Fournier will be walking/hiking from California “which is, in part, where I’ve been hiding from my grief” to Maine. You see, Fournier is heading back home to where her sister Juli and the other 5 siblings were raised, as well as where a good number of the family still make their homes. But this journey is not really starting in California.

“I sat, with the rest of my family, (in Florida) trial side through the first trial, in which my brother-in-law was convicted of first-degree murder.”

He exercised his ‘right’ to an appeal. But that did not change the outcome.

“My brother-in-law was found guilty, both times. Guilty of premeditated murder…” Fournier said, swallowing hard. “Well, I thought the healing would begin there,” Fournier said shaking her head. “But it didn’t. The trials were just beginning.”

Now, 17 years later, Fournier’s focus has changed. She hopes to stop running from the guilt, running from the sadness, running from the longing to be around her sister and “stop the wake of destructiveness for others and their families before domestic violence permanently and irreversibly scars them,” Fournier admits.

This is where the trail begins to lead to an end. Fournier is ready to set off on the trail of awareness and healing, but not just for her family.

“It’s ironic, it seems I have been a bit lost since my sister’s murder,” Fournier said, “and recently, as I was looking for what my purpose in life is … a friend encouraged me to follow my passion.” A light chuckle escaped Fournier’s throat. “I didn’t even recognize I had anything I was passionate about when my friend pointed out I had two things – my love for hiking and photography.”

Add the desire to not let her sister’s death be in vain and Fournier’s multi-faceted goals came into view.

“As I am out on the west coast, I decided to make the cross-country hike and head home. But not before I paid homage to my sister, her plight and all who endure any domestic violence,” Fournier said, braving a smile.

But it’s not just a 6,800 plus mile hike. Fournier will be stopping along the trail, in towns where she can talk with ladies who are experiencing domestic violence.

Stop-Domestic-Violence-Logo-525

As Fournier hikes from coast to coast she will be stopping to bring light to the serious nature of domestic violence while encouraging many to 1) not to accept such behaviors, 2) believe in themselves and their ability to stand up for themselves and their children, 3) get free and 4) “don’t let them sweet-talk you back.”

 

The trail will take Fournier through California, Nevada, Utah, Colorado, Nebraska, Iowa, Illinois, Indiana, Ohio, West Virginia, Maryland, Washington, D.C. and Delaware, but then she will continue on her path up to Main where she will complete this 9-month to a yearlong hike.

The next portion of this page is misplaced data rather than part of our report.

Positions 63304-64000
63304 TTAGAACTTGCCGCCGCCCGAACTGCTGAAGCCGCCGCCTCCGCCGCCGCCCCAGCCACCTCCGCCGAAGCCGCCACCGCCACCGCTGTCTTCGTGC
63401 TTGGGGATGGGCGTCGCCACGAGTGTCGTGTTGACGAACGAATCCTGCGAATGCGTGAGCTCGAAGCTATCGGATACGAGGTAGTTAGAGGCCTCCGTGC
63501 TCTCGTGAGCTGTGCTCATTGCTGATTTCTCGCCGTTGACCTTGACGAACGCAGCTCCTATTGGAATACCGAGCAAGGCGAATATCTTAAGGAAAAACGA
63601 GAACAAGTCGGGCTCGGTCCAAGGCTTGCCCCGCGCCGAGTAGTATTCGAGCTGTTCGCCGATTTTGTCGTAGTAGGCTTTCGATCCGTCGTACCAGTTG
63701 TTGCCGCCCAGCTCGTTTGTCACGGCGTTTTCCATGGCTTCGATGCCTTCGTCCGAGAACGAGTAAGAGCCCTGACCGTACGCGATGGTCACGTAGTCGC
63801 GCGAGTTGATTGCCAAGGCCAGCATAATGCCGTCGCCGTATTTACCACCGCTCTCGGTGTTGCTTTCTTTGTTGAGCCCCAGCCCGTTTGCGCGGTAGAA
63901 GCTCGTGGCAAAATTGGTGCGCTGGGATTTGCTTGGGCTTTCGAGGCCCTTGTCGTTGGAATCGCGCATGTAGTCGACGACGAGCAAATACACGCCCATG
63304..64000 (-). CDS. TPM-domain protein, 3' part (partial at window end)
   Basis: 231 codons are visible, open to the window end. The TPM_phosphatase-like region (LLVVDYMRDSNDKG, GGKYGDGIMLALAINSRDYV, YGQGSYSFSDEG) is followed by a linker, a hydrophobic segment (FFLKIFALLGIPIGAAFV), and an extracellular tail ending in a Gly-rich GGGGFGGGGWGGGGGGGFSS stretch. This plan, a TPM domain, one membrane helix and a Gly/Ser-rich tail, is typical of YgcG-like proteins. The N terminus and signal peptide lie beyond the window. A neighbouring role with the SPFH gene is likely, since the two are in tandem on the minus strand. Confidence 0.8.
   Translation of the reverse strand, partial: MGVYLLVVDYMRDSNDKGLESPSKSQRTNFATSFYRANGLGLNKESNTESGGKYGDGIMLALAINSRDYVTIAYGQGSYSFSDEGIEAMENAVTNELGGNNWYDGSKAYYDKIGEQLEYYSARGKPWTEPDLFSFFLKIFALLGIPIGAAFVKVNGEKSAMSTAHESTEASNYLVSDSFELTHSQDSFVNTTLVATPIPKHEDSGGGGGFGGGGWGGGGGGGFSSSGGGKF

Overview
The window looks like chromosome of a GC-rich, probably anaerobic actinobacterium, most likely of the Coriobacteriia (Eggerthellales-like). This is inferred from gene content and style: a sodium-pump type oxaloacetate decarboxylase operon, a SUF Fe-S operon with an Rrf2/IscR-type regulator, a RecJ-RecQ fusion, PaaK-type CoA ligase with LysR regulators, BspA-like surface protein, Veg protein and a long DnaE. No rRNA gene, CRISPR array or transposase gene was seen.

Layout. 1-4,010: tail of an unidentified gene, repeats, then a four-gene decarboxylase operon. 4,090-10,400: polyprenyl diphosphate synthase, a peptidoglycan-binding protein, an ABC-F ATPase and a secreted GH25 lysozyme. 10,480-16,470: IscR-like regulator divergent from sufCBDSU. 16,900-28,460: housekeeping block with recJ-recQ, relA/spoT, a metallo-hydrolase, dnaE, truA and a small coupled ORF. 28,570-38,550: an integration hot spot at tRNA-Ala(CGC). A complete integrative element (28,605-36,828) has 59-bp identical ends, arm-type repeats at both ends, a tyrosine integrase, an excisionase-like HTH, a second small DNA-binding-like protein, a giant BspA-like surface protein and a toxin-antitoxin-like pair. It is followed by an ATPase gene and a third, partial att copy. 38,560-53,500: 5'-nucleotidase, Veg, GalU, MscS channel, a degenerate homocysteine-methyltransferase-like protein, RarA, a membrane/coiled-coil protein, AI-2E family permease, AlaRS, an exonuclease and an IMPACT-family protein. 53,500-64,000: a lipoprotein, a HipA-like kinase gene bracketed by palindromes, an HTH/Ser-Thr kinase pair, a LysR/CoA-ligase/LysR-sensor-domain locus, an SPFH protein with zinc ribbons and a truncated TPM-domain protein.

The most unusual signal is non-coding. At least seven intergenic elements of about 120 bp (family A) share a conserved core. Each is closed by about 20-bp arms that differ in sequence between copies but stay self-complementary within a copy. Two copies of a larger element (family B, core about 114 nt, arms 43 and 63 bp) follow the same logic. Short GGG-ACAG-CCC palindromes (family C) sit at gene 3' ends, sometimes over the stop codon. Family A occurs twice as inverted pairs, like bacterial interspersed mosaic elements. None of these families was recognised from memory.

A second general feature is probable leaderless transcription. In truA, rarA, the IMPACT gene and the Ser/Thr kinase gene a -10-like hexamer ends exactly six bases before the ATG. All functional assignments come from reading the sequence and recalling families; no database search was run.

american discovery trail

While Fournier’s first footfall on the trail will be on her sister’s birthday, April 24, she shares: “I would love to make it in 9 months, after all, I was delivered after that length of time,” Fournier said with a light chuckle as her heart began to ease as she realized she was heading home. All awhile knowing it may take longer depending on the number of stops.

Fournier will not be working, of course, during this 9-month plus long trek that will be bringing awareness to the multitude of dangers associated with domestic violence. There has been a GoFundMe page set up for those who would like to support her efforts to highlight, among other facts, that approximately every minute about 20 people become victims of domestic violence as pointed out by the U.S. Department of Justice report on just the non-fatal domestic violence acts.

There have already been a couple of folks step up in support of Fournier’s gallant endeavor. The Verizon Wireless company has become a sponsor as well as other individuals who are against domestic violence.

“I will be chronicling my trip along the American Discovery Trail with my camera and a diary.”

Although Fournier is aware some men are victims of domestic violence, she “will be speaking to as many women as I can,” across the U.S. near the trail “as I want to do something specifically associated with the same reason for my sister’s death.”

DeeFouriner

Dee Fournier, April 2019 conditioning for the trek of a lifetime.

Fournier will be lacing up her hiking boots, darning her backpack and hitting the trail on April 24th of 2019 at the west coast head of the trail in Point Reyes, Calif.

You can follow her on Twitter #DeeGoesFromTrialToTrail or Instagram at Deestahdiva, at her website http://deegoesfromtrialtotrail.com/ and, if you desire to, you can catch up with what Fournier is doing by going to her YouTube page: https://www.youtube.com/watch?v=Qea-QT2Ss6g. Donations can be made by going to http://www.GoFundMe.com where you will be able to look up DeeGoesFromTrialToTrail.
Dee Fournier is a strong lady who I have had the pleasure of becoming friends with over the last few years. As a former victim of domestic violence myself, I applaud Dee’s decision to take back her life all awhile speaking out to help others not end up like her sister. I know Miss Juli looks down from heaven and smiles as her baby sister begins to take back her life and inspire others to do the same. May your foot-falls be on solid ground and your voice be heard across this nation. — Kathleen Kline